Hi,

It bares mention that the goal is to get the nth element of the linked list counting in reverse order, and that `n`

is not referring to the list length, but to the position from the end that is our target (this confused me when first reading the algorithm, as I would use `n`

for the entire size personally).

So in a nutshell the condition `if count >= n+1`

really means “have we passed the boundary length of the target?” Because then if so, the remaining `n`

elements from the list are going to shift the pointer to its correct location. The graphic provided in that lesson is very good.

Proof:

Let’s say we have a list size `M`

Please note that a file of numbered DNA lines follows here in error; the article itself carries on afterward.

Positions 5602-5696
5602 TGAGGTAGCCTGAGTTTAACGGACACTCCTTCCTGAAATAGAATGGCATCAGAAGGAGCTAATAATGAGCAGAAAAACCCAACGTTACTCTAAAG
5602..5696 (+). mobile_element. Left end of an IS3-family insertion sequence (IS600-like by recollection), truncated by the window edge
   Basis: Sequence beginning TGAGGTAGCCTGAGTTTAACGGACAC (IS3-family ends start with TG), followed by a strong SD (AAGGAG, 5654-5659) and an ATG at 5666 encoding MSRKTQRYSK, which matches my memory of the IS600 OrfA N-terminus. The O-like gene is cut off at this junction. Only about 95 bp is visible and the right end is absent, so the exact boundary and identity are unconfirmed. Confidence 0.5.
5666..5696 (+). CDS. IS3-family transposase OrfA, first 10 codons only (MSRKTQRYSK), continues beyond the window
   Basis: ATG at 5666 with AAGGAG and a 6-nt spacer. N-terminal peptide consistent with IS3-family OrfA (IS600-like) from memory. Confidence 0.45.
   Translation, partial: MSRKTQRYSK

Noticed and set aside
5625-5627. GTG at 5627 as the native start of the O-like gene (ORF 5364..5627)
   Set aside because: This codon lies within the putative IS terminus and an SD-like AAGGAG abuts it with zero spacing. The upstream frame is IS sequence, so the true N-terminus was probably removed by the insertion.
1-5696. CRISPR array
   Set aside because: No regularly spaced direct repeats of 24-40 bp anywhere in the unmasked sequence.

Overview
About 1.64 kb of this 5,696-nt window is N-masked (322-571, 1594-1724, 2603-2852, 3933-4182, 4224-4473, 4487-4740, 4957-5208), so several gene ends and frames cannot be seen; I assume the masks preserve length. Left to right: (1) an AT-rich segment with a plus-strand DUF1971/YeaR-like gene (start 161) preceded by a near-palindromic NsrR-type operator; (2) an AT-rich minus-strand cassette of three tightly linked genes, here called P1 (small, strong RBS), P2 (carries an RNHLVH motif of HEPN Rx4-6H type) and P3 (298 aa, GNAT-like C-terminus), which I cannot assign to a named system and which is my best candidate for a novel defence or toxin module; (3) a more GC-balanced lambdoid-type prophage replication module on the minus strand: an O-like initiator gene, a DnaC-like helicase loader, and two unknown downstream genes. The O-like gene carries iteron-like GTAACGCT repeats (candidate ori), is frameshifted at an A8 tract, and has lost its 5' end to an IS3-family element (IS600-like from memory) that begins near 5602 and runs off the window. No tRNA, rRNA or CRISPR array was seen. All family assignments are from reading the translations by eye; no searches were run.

(ugh, lol), then then `n`

th node from the end is the `M-n+1`

th element. (The trivial case being the first node from the end, the tail, is the M-1+1=`M`

th element). Once we cross over `n`

steps from our first element (n+1), by definition we have `M-n+1`

steps left to move out of bounds. So if we set our goal pointer to start moving from the head there, we will arrive at our `M-n+1`

th position, as desired.

A graphical example:

```
Let M = 8 and n=3
3rd to last item from
1 2 3 4 5 6 7 8
A B C D E F G H
T (T for target)
means we have to reach the (n+1) threshold which is 4.
Once we are here, we have 8-3=5 steps left (to be out),
(when the seeker is on 3, we have M-n+1=8-3+1=6 steps left)
1 2 3 4 5 6 7 8
A B C D E F G H
^
```

```
if we now set a target pointer to head
1 2 3 4 5 6 7 8
A B C D E F G H
^
*
by the time we go out of bounds we will have our desired
target, 6
1 2 3 4 5 6 7 8
A B C D E F G H
^
*
Victory!
```